Songs of the Badger Tallgrass Prairie, Part 2

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henslows sparrow joseph morlan croppedThe Henslow’s Sparrow is one of several threatened species found at Badger Army Ammunition Plant.  Its population numbers have declined steadily over the past few decades, largely because of habitat loss. The U.S. population of this uncommon species declined more than 68% from 1966-1991.  Photograph by Joseph Morlan.

 

Amid the abandoned production buildings at the now-silent Badger Army Ammunition Plant, singing in tall bending grasses, and nestled in pastures dotted with grazing cattle, scientists have found a rich variety of grassland birds and habitat that may play a critical role in wildlife conservation and efforts to protect the Nation’s migratory birds.  Of the migratory birds undergoing the most serious declines, grassland birds have undergone many of the steepest declines, and these are the very birds found at Badger.

In 2003, biologists with the Wisconsin Department of Natural Resources (WDNR) found that Badger provides habitat for 97 confirmed or probable breeding bird species, of which 21 are grassland and shrubland dependent. One factor in the apparent success of bird species at Badger is the remarkable size of this property.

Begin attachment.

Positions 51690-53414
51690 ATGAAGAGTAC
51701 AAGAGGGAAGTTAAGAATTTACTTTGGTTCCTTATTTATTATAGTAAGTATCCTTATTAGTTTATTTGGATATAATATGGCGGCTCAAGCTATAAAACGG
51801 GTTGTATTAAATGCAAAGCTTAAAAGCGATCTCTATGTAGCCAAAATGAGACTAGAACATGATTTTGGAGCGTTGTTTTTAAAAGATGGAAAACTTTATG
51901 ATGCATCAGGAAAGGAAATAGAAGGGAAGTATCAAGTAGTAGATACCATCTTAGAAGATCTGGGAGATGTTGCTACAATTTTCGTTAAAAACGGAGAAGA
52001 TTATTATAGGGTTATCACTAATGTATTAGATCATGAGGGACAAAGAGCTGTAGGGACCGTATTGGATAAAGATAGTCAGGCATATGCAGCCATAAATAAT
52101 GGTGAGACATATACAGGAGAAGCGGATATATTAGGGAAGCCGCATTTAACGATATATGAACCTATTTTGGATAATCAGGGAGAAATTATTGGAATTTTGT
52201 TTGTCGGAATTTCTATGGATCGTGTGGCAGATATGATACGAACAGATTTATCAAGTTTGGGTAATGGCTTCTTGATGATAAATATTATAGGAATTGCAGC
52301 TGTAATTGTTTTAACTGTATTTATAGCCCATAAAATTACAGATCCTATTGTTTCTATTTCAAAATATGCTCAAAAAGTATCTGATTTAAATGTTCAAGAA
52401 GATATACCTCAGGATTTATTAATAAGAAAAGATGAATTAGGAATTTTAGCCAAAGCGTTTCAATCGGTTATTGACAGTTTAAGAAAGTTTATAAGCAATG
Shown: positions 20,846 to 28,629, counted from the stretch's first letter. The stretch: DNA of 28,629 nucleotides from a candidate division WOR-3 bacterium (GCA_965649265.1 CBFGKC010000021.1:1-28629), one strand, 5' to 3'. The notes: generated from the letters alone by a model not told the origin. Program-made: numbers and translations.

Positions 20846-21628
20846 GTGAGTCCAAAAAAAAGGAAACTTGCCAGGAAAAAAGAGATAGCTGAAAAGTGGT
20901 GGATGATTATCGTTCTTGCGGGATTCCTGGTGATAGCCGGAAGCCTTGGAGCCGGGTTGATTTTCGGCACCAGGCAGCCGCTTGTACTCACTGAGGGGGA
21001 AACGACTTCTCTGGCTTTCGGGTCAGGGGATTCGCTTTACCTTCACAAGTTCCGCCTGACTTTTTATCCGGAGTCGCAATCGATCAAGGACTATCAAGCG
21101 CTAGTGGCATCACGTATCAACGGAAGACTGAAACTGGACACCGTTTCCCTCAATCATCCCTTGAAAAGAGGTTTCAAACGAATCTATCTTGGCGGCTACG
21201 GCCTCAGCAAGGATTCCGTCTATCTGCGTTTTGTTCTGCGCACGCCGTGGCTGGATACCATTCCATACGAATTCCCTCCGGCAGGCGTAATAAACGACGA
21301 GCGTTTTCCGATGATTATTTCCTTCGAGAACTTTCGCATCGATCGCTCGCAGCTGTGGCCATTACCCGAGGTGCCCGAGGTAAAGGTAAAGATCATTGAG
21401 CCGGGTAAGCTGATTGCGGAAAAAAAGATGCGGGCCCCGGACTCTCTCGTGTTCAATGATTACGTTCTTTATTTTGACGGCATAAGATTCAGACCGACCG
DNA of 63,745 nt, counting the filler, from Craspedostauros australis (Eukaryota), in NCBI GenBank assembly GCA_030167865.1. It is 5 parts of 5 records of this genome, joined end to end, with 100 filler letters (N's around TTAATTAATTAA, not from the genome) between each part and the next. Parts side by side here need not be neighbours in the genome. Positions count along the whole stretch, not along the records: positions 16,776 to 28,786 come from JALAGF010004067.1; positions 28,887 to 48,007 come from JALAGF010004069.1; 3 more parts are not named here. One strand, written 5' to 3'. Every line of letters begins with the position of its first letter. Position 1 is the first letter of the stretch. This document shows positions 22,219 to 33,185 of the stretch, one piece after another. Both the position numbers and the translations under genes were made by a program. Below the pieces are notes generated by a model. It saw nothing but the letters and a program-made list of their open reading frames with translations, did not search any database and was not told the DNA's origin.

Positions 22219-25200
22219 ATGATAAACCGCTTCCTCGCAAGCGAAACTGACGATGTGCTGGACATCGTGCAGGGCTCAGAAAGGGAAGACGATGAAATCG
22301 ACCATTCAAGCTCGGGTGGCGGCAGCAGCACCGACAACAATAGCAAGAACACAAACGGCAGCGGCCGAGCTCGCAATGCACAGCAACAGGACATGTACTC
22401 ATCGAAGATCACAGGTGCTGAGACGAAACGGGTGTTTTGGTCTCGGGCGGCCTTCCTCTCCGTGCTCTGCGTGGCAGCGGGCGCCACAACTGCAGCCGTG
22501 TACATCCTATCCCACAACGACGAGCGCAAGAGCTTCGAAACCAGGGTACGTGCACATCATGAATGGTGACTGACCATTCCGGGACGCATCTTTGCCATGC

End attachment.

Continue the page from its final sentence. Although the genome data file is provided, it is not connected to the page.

The 7,354-acre Badger property provides a variety of habitats which in turn have attracted a wide range of species.  Some grassland birds, such as Upland Sandpiper, require short grass habitat.  Others, such as Bobolink and Henslow’s Sparrow, require habitat with taller grasses. Sufficient acreage for both short and tall grass habitat, providing an environment with such a rich variety of species, is found in few places in the Midwest simply because most other properties are too small in this regard.

Clearly, the Badger lands are critically important in maintaining, and possibly recovering, some of the biological richness of Sauk County’s disappearing native grasslands. Badger plays a crucial role in protecting Sauk County’s natural heritage. That role can change, for better or worse, as Badger’s future is decided.

REFERENCES:

  • The Cornell Lab of Ornithology, All about Birds, accessed online at allaboutbirds.org.
  • Wisconsin Department of Natural Resources, Endangered Resources Program, fact sheet, Henslow’s Sparrow (Ammodramus henslowii), January 2014.
  • Wisconsin Department of Natural Resources, Regional & Property Analysis: Sauk Prairie Recreation Area, July 2012.
  • Wisconsin’s Natural Heritage Inventory Program, Bureau of Endangered Resources, Rapid Ecological Assessment for the Sauk Prairie Recreation Area, December 2011.

 

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